Remember My Name is a standalone psychological thriller, like Keep Your Eyes on Me, The Dark Room, and digital exclusive High Pressure, and like those books, its part of the Sam Blake world, so regular readers will recognise details like hotels, brands, and minor characters – I hope reinforcing the sense that they are stepping inside the ‘real’ world of the story. Brioni also features in High Pressure, although the stories are completely separate.
I love building in detail of the world I write in, in the same way I find significant details about each character to help make them disctinctive on the page. Tiny details can tell us SO much about an individual, and I have a lot of fun finding out what they are. I want the character to form clearly in your mind without a long description – in the same way that you form an impression of someone you meet at a party within about thirty seconds. Those impressions are important to get right so you carry them with you through the book.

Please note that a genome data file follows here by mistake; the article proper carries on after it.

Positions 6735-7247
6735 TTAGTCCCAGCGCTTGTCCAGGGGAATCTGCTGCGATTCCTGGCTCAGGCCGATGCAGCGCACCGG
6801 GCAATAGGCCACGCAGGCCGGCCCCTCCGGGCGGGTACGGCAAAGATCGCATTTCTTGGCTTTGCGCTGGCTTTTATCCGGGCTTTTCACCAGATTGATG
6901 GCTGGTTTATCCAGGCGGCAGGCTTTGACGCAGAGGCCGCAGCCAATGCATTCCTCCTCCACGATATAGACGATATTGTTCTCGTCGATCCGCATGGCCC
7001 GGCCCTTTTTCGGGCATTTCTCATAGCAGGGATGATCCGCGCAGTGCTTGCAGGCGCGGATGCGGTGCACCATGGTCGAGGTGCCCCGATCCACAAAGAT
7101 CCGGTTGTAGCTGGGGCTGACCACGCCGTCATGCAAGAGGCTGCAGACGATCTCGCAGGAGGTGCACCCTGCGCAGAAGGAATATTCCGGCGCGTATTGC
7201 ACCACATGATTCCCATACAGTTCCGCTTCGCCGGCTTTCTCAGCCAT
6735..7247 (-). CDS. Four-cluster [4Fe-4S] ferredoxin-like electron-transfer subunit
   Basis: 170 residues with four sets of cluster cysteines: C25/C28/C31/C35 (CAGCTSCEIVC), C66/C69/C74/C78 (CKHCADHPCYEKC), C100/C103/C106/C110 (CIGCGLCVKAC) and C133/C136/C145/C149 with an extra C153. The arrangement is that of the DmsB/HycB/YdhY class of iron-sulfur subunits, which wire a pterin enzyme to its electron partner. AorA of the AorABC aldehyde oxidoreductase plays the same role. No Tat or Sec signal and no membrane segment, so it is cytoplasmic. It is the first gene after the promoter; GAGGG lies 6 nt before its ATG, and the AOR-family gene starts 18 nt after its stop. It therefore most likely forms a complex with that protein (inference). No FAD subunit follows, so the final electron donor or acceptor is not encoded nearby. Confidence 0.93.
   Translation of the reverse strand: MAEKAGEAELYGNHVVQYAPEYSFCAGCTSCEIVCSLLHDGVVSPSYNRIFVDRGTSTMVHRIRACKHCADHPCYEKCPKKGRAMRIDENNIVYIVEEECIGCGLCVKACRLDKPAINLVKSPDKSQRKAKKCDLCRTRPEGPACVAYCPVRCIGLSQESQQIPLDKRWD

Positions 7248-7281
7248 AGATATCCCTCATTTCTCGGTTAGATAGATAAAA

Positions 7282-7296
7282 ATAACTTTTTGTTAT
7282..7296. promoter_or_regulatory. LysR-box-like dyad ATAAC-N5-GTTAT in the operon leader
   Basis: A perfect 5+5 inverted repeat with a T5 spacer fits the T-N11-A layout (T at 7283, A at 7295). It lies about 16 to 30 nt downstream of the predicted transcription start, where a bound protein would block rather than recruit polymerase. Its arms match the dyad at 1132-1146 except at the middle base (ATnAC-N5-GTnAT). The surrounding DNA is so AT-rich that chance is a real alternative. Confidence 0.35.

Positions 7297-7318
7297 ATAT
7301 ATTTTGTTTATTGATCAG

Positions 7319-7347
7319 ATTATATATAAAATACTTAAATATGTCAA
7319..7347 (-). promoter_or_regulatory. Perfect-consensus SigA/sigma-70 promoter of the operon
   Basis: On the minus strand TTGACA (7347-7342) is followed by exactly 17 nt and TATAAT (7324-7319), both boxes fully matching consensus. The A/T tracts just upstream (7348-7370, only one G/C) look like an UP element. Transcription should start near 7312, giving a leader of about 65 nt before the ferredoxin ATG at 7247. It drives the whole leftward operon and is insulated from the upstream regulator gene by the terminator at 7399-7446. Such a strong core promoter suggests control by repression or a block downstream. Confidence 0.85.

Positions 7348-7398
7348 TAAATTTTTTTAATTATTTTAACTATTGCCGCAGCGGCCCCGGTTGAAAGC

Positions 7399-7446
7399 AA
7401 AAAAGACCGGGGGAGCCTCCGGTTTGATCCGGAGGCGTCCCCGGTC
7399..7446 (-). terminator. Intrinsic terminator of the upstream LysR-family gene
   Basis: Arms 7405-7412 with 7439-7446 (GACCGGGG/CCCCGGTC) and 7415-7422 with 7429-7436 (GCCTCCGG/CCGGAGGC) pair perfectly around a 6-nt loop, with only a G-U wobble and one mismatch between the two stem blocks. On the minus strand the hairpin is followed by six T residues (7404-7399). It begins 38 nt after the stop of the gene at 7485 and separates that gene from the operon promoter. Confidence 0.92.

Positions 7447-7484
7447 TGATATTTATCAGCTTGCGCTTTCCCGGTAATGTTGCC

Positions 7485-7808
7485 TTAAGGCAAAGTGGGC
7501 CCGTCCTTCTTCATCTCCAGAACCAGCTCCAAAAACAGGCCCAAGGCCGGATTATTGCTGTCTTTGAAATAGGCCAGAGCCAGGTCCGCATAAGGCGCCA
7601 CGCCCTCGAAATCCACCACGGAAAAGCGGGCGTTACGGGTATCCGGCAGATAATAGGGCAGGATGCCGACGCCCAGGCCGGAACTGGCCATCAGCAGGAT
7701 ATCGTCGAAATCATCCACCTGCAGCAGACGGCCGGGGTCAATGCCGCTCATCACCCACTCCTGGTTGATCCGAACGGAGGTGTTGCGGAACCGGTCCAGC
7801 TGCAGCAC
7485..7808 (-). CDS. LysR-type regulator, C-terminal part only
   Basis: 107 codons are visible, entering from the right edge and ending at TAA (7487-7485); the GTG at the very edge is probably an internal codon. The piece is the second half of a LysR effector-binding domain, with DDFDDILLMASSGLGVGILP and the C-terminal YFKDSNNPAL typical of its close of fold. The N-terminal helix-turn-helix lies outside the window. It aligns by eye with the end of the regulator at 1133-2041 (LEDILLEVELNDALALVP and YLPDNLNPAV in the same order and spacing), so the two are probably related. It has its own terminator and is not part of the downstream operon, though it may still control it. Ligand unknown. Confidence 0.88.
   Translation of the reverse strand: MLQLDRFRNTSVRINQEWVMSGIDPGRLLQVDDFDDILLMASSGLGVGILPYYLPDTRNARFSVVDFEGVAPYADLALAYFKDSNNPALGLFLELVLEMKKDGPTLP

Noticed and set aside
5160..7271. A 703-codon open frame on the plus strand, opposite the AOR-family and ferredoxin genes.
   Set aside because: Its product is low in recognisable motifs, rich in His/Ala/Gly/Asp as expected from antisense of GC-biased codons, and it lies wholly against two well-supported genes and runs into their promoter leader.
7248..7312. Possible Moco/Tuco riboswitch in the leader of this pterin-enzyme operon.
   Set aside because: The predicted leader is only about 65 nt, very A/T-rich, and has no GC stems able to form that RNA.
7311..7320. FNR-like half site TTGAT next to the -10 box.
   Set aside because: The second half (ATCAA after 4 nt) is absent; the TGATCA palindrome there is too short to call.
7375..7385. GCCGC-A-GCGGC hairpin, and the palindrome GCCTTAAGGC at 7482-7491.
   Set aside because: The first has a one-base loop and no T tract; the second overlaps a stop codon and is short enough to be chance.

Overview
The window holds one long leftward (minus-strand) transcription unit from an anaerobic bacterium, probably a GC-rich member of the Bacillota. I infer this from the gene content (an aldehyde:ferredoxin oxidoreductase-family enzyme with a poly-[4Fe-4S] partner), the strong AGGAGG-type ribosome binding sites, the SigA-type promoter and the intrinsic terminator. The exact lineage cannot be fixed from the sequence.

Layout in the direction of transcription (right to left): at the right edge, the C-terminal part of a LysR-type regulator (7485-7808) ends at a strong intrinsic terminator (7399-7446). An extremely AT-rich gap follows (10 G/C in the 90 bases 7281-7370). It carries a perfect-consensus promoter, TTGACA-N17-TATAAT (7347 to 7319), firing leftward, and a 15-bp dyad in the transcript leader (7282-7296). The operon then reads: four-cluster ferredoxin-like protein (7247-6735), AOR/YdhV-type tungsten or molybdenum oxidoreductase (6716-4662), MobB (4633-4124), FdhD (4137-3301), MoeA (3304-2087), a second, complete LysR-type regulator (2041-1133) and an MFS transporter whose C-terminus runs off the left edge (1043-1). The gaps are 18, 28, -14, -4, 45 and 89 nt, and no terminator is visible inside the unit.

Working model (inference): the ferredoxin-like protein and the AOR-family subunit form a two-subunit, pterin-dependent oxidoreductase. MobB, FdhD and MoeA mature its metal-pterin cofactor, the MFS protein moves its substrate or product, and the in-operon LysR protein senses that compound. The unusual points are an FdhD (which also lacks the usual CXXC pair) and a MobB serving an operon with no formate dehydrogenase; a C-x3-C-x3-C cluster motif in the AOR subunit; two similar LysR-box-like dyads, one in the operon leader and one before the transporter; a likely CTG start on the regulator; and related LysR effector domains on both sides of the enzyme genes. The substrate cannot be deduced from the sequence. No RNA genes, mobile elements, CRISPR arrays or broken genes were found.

In Remember My Name, Brioni O’Brien is a tech expert, she’s young and very, very bright. She spent a year travelling and has an unalome tattoo on her wrist – a Buddhist symbol representing harmony coming out of chaos. Many things about Brioni’s life were chaotic, not least her getting mugged on during her year abroad and coming home to discover her sister was missing. But when we meet her in Remember My Name, she’s studying for her Masters and working for a major company in Dublin’s tech quarter. She’s got that bright pink hair and a double undercut (shaved up both sides) and a diamond nose stud from iconic jeweller No 42 (featured in Keep Your Eyes on Me), that her sister bought her for her 18th birthday. These three details – tattoo, hair, and nose stud, I hope give you a clear picture. But as Simon Scarrow said in one of the Winning the Writing Game Facebook interviews I did with Simon Trewin during lockdown – it’s important to leave room for your reader.